There’s a curious fascination about death within comics. It’s well-established by now that death is only as permanent as the next issue, and that the big-name characters will never truly die. But Slott gathers a bunch of long-forgotten characters into his story -- people not famous enough to be resurrected, who are therefore in real danger each issue. Nobody cares if Dino Saur dies; nobody is going to clamour for her return or quit comics because they miss her. Each death or maiming or emotional trauma sticks to the characters forever, and leaves the comic seeming "important" and resonant. It also allows Slott the chance to create some surprisingly powerful satire about the nature of the comic-book industry in general. The joke, in this case, is on the reader.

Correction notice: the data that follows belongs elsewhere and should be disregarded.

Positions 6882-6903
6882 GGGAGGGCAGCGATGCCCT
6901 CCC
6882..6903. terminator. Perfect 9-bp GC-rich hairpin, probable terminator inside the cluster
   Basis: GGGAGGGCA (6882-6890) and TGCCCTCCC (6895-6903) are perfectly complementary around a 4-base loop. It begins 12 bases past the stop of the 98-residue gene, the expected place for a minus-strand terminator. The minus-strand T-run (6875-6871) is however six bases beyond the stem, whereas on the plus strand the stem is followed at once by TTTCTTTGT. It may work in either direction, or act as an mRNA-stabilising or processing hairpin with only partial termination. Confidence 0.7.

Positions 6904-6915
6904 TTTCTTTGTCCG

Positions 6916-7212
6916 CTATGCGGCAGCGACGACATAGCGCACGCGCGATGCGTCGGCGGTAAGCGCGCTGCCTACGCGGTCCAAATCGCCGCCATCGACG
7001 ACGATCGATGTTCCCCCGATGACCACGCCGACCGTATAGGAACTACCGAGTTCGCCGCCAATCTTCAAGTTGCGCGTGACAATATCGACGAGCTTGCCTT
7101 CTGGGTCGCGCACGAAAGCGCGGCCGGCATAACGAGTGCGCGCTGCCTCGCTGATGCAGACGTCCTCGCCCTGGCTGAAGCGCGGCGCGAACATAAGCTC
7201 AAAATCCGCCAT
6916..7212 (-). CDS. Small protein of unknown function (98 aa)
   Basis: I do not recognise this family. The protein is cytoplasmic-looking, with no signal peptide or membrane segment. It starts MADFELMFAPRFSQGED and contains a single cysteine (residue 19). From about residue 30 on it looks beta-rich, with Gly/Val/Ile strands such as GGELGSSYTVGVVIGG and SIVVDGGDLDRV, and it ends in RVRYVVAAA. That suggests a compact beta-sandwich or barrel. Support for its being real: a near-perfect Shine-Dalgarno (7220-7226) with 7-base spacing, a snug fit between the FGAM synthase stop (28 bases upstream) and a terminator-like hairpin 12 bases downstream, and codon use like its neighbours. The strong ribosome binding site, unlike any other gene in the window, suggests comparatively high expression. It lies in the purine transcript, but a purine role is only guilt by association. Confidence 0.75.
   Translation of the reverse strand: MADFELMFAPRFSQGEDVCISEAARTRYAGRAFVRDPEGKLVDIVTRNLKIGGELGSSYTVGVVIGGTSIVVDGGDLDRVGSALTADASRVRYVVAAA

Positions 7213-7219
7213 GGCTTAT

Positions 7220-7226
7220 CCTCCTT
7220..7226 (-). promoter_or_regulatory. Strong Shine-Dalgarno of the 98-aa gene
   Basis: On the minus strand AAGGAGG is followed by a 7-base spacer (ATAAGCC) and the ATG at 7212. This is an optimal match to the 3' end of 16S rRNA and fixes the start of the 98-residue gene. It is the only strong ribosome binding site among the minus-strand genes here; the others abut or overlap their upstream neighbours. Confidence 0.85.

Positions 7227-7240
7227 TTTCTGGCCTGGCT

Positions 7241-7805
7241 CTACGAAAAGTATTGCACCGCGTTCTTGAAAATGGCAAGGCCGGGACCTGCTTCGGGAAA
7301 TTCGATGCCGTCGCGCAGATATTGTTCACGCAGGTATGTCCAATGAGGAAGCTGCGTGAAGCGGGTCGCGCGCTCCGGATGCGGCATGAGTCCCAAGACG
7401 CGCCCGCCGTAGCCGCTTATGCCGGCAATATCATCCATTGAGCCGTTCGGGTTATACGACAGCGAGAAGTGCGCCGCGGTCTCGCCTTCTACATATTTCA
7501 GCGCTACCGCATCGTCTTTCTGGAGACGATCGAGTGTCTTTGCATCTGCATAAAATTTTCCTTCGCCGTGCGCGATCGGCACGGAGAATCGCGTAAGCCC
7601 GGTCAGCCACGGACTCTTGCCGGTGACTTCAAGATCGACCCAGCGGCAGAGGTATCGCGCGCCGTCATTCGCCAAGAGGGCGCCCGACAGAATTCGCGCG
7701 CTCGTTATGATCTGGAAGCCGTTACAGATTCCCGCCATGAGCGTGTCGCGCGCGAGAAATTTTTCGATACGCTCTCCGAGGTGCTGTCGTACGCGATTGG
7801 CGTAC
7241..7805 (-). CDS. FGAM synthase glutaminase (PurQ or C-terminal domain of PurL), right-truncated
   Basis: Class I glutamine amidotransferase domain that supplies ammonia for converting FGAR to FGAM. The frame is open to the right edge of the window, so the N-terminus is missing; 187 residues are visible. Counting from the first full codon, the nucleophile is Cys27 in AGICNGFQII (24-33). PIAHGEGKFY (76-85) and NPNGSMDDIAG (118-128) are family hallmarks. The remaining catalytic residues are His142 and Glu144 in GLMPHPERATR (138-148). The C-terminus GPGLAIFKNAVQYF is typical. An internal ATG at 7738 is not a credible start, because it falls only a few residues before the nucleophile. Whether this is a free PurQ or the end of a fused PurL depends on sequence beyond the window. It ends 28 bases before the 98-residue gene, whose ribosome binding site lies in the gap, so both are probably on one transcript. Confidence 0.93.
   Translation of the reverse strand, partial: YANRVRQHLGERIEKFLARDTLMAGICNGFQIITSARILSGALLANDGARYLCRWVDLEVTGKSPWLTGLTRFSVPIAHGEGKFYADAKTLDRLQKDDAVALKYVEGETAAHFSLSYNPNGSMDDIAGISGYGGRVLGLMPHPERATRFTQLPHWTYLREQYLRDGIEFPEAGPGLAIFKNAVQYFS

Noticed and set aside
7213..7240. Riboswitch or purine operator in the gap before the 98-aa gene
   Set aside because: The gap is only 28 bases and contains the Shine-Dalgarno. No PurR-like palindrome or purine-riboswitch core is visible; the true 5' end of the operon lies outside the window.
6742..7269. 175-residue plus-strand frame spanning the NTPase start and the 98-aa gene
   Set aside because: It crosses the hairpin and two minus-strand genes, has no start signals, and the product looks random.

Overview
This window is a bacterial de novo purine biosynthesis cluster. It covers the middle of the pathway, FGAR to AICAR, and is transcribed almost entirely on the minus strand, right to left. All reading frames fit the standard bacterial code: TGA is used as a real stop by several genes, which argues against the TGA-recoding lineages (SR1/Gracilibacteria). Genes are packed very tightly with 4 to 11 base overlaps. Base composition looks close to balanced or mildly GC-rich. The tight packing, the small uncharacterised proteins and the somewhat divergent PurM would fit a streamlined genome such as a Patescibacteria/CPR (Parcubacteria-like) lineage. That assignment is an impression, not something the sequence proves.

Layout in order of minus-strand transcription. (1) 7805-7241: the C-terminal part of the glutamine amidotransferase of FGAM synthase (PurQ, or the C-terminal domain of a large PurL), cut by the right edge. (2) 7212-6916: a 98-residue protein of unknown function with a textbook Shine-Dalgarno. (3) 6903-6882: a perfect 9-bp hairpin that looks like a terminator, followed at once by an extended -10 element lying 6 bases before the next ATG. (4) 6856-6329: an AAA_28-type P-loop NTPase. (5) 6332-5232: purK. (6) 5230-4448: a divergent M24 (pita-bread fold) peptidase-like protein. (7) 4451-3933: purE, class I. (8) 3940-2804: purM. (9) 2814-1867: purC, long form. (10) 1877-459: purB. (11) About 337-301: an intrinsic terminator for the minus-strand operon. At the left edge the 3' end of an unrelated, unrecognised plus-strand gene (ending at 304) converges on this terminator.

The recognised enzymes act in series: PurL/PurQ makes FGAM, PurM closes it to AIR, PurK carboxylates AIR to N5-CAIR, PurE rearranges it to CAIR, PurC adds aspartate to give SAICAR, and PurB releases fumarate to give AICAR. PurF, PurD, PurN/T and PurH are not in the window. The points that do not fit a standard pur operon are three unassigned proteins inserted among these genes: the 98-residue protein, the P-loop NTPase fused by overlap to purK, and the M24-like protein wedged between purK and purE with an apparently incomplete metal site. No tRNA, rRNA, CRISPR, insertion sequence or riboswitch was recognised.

Each of the four issues sees a different member of the cast killed off in various horrific ways – followed by Squirrel Girl directly addressing the reader and berating them for enjoying what they’re reading. Slott draws a contrast between fiction and reality, and asks the reader to decide just why they’re reading comics about such horrible subject-matter. In the real world, nobody (besides the admittedly-minimal "serial killer" demographic) are ever going to be okay with seeing real-world trauma, pain, heartbreak and death. But within the world of comics, where everything is cranked up to an impossible level, these things become just another tool for writers to keep readers excited. Where the characters see their friends dying, we see cool splash pages and edgy violence.  Let’s not forget just how bizarre it is for us to be confronted by a character called Squirrel Girl, either! Her speeches address various aspects of the industry, establishing well-known ideas about how stories are pitched -- the misogyny, the violence -- and subverting them. And they’re very funny, because they make us feel guilty for even reading the mini.